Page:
"A SECOND Must Read Letter"
A SECOND Must Read Letter!
Edmond Robert Mansoor
Web site: www.amarnamansoor.com / E-mail: email@example.com
September 15, 2000
An OPEN LETTER to:
Dr. Richard Fazzini, President
· The Controversy over the Mansoor Amarna Collection
· Egyptology and Museology at risk of losing some of their support?
· Why the BMFA and the BMA are keeping an obdurate silence on the Collection for fifty years? And, are they partners in crime?
· Why are some Egyptologists "pretty reluctant to talk?"
· What's the "problem" with the Mansoor Amarna sculptures?
Dear Dr. Fazzini:
By now, you must have read the Open Letter I addressed on April 18, 2000 to Mr. Edward H. Able, Jr., President of the AAM, since it concerns not only museologists, but also Egyptologists vis-a-vis the Mansoor Amarna Collection, and of course, the world of arts and sciences as well as the public in general. That letter is now inserted on the Internet in my personal Web site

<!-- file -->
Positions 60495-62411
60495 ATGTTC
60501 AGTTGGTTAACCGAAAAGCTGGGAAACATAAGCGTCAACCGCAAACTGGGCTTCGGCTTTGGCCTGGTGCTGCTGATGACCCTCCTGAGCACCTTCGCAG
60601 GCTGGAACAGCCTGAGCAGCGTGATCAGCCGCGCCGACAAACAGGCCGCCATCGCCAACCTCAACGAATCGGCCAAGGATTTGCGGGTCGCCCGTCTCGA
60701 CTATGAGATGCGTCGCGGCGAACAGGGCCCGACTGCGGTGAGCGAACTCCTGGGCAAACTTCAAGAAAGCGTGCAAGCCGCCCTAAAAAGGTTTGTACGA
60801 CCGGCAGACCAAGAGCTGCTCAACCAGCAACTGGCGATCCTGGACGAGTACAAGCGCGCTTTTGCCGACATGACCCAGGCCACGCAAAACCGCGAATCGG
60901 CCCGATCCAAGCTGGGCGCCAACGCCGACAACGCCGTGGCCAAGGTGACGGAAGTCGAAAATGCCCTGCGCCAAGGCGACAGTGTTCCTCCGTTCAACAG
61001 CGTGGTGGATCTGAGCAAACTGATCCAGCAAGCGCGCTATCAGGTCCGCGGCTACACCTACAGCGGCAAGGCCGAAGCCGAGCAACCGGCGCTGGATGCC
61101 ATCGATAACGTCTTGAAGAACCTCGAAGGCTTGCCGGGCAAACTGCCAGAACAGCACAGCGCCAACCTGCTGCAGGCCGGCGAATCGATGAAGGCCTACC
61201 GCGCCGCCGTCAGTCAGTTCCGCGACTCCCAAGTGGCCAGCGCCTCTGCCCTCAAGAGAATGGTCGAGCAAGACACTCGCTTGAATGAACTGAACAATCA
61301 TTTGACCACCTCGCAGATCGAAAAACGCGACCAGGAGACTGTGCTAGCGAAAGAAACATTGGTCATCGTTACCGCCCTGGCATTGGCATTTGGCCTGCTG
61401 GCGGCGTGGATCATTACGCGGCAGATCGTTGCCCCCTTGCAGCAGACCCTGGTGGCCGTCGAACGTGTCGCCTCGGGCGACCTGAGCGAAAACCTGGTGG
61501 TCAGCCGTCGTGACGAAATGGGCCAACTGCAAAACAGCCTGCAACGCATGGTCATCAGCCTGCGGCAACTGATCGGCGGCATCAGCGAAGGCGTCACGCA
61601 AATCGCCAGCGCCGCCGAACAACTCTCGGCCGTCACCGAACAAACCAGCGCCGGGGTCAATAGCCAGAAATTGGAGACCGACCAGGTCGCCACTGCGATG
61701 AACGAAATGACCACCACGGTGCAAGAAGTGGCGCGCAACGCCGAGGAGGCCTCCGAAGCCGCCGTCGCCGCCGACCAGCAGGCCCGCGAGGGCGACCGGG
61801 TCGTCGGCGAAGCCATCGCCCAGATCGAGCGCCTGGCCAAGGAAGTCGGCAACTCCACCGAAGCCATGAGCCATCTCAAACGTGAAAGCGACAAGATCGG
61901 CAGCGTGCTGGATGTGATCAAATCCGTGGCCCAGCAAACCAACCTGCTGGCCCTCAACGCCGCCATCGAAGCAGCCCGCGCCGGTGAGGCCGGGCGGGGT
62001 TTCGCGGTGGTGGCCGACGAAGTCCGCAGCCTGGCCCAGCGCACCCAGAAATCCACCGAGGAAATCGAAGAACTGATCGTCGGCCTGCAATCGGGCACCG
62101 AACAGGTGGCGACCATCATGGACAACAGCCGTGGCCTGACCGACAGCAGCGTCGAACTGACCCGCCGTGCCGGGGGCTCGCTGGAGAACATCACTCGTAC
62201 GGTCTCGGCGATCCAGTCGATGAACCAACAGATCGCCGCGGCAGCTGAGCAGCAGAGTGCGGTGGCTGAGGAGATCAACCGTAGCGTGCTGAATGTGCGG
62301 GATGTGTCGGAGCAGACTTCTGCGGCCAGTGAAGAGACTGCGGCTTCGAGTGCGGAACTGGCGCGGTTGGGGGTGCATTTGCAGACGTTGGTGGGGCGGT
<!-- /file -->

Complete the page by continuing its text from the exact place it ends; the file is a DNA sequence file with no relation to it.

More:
and to read it -- and you should if you haven't--please click on "A MUST READ New Letter." To this day, no reply has been received from Mr. Able (which does not surprise me).
You know the story of the controversy which was shamefully created half a century ago by the Boston Museum of Fine Arts and the Brooklyn Museum of Art. That both museums were wrong in their estimation of the Mansoor Amarna sculptures is obvious since the scientific evidence states so unequivocally, and since both museums never answered our appeals for a re-evaluation of their opinion which is based on the BMFA's calamitous report denoting total scientific illiteracy. As you know, the two museums, the BMFA and the BMA received, not only all the reports vitiating the BMFA's, but also other publications concerning the Collection including articles and catalogues, and of course some correspondence from the Mansoors and other parties. It is definitely objectionable and unconscionable for the authorities of any educational institution to keep an obdurate silence in a scientific matter to conceal the scientific truth from the public!
The Mansoor Amarna Collection has been judged behind closed doors in the US, and in kangaroo courts in "Munich, Hamburg and Brussels."